Doctors warn of flu, other respiratory illnesses as Omicron variant's grip around hospitals tightens

Local doctors say masks and social distancing kept last year's flu season especially quiet, but the flu is back this year with a vengeance, along with other seasonal respiratory viruses.
"We've been seeing flu in small numbers ever since a little bit before Thanksgiving. But definitely in the past two weeks we've seen a significant uptick in flu cases," said Dr. Magna Dias, the Regional Medical Director for Inpatient Pediatric Services at Yale New Haven Children's Hospital.
Dias says she has not seen any so-called "flu-rona" cases yet – the hospital does have patients who are fighting COVID at the same time as another respiratory infection.
"A lot of times when we do see kids that have more than one illness at a time, it's not uncommon for those kids to be the ones who are more likely to end up in the ICU," said Dias.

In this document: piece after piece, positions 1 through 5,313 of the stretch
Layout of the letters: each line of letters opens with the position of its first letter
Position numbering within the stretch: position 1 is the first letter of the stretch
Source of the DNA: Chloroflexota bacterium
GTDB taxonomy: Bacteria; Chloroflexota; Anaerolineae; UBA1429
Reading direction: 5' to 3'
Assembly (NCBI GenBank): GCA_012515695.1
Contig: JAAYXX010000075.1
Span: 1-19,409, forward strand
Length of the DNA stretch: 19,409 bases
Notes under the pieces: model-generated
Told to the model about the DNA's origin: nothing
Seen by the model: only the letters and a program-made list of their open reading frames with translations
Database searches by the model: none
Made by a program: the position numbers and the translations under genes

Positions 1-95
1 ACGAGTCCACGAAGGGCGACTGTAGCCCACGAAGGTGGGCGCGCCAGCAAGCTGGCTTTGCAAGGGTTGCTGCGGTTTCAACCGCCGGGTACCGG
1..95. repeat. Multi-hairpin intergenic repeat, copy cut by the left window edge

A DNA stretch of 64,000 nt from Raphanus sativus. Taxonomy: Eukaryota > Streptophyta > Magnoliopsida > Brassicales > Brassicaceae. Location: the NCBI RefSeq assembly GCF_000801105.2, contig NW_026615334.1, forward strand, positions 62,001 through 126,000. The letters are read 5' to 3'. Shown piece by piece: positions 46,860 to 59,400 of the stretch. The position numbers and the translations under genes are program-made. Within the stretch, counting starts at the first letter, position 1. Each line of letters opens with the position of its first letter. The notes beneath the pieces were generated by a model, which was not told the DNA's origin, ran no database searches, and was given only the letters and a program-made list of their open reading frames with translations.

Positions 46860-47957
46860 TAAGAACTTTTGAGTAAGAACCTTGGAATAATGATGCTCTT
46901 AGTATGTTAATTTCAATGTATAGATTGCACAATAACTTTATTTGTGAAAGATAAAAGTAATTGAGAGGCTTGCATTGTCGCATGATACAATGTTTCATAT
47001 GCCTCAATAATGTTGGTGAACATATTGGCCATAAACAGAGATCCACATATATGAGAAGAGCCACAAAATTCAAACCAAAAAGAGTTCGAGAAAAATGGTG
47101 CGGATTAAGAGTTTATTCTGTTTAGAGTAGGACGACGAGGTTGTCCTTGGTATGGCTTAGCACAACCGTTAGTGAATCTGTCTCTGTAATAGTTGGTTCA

She says multiple respiratory viruses circulating in one person can put a strain on the body's immune system.
"So if you have an infection that you're fighting off, your body is so focused on fighting off that infection, that sometimes if you're exposed to another infection, it's just easier for that infection to take control," said Dias.
She says multiple respiratory viruses circulating in the community is taxing on a health care system that's already seeing staffing shortages.
"It's really straining our capacity to be able to take care of people that come into our emergency rooms and pediatric offices, because we only have so many people," she said.
Only about half the state got vaccinated against flu this year, a little lower than average.
"All these other viruses like RSV and the common cold do spread by contact, so its super important to wash your hands, for that reason," Dias said.
The Centers for Disease Control and Prevention said flu season usually peaks in February and can continue until May.